noun, plural: syphosomes
Siphonophores are marine invertebrates that are seen as colonies. A single specimen is actually a colony comprised of zooids. Each zooid in a colony is a single organism; however, it is interdependent to the other zooids comprising the colony and it would not be able to survive independently. The siphonophores may be classified into three groups based on the composition of their colony: (1) cystonects, (2) physonects, and (3) calycophorans. The cystonect colony is comprised of pneumatophore and siphosome. The physonect colony is comprised of pneumatophore, siphosome, and nectosome. The calycophoran colony lacks the pneumatophore and is therefore comprised of nectosome and siphosome.1 The pneumatophore serves as the air sac of the colony. It aids the colony to stay afloat at the proper level in the ocean. If present, it is located at the top of the colony. The nectosome is the region comprised of the nectophores or the swimming bells of the colony. They are the zooids that propel the colony forward, backward, or in turns. The siphosome is the region that is comprised of the remaining zooids. It includes the zooids involved in feeding, reproduction and defense.1 The siphosome is located in the lower part of the colony. That is, if in cystonects, it is below the pneumatophore. In physonects and calycophorans, it is below the nectosome.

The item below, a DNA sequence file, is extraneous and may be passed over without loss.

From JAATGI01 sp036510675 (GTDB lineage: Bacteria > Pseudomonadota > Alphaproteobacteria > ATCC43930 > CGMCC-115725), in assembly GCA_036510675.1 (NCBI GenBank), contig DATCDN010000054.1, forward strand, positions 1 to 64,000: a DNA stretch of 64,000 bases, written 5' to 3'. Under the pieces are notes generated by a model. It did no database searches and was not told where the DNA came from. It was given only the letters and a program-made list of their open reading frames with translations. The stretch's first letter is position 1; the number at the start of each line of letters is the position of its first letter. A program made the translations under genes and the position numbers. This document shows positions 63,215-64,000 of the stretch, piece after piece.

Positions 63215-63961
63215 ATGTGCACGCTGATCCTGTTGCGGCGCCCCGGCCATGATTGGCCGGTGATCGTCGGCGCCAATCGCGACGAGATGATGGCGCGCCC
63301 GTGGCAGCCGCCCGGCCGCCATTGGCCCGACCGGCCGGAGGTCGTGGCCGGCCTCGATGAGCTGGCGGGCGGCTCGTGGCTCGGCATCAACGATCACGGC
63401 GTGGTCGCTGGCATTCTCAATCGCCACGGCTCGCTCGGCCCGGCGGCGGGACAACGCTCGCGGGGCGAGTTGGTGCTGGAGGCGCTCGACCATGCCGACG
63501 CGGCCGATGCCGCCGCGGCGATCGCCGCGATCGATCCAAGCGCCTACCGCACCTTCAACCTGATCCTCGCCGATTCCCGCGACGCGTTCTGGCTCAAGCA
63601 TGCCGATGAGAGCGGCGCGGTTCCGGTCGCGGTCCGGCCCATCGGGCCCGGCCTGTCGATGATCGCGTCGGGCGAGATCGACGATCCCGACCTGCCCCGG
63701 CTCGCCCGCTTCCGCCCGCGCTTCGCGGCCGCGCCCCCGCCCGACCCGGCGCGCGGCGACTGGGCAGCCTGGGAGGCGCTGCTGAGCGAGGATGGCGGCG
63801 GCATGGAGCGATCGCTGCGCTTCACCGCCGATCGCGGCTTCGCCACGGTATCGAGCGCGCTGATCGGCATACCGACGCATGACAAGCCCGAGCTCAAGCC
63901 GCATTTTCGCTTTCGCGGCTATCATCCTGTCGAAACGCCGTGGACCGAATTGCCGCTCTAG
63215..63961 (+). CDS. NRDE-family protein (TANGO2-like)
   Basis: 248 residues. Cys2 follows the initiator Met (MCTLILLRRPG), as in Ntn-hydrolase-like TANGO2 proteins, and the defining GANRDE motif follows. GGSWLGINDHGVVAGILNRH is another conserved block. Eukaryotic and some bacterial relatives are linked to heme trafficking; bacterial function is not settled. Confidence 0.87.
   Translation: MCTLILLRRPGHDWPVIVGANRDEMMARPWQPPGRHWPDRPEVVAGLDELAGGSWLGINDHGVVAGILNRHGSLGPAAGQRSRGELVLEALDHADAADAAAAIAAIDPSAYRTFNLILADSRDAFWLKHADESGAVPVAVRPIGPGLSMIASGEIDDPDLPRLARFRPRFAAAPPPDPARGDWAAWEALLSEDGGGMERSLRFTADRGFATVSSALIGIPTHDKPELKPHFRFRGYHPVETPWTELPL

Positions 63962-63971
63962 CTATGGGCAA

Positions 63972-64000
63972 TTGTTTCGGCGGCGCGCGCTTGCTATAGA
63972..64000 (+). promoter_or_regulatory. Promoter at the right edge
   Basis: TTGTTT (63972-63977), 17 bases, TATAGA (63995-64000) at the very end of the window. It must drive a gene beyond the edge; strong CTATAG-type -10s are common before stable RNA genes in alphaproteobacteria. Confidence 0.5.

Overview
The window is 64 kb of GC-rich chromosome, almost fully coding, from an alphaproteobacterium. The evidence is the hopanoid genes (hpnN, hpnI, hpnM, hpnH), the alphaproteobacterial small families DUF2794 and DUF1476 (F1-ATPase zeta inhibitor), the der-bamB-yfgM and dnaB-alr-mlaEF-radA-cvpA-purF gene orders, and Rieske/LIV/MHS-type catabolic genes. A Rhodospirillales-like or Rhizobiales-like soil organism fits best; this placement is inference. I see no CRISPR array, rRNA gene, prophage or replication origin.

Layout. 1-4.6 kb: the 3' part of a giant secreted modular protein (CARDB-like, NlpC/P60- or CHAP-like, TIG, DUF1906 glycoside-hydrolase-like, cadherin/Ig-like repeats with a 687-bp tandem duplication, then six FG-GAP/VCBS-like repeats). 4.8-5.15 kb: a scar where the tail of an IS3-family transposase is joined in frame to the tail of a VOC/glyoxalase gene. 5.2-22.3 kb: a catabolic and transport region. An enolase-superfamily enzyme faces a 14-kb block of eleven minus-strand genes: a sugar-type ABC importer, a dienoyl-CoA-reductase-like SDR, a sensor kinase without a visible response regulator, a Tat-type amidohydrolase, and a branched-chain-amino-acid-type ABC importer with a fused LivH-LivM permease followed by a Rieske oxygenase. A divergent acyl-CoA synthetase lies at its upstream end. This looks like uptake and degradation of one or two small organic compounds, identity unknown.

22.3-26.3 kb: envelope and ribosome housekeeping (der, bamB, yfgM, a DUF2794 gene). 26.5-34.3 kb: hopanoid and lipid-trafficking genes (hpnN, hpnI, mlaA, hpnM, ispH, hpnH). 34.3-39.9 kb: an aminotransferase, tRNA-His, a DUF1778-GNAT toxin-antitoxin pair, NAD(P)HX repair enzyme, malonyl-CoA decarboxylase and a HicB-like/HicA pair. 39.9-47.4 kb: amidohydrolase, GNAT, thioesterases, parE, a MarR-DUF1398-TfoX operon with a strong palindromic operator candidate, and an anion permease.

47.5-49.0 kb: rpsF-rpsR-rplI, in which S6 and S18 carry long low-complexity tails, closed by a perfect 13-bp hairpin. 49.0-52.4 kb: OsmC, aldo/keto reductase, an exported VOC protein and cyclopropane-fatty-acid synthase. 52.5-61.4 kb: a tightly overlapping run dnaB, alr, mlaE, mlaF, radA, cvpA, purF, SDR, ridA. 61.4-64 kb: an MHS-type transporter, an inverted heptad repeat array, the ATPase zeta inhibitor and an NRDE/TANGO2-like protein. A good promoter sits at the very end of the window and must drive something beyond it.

1Siphonophores. Siphonophores.org. Retrieved from [].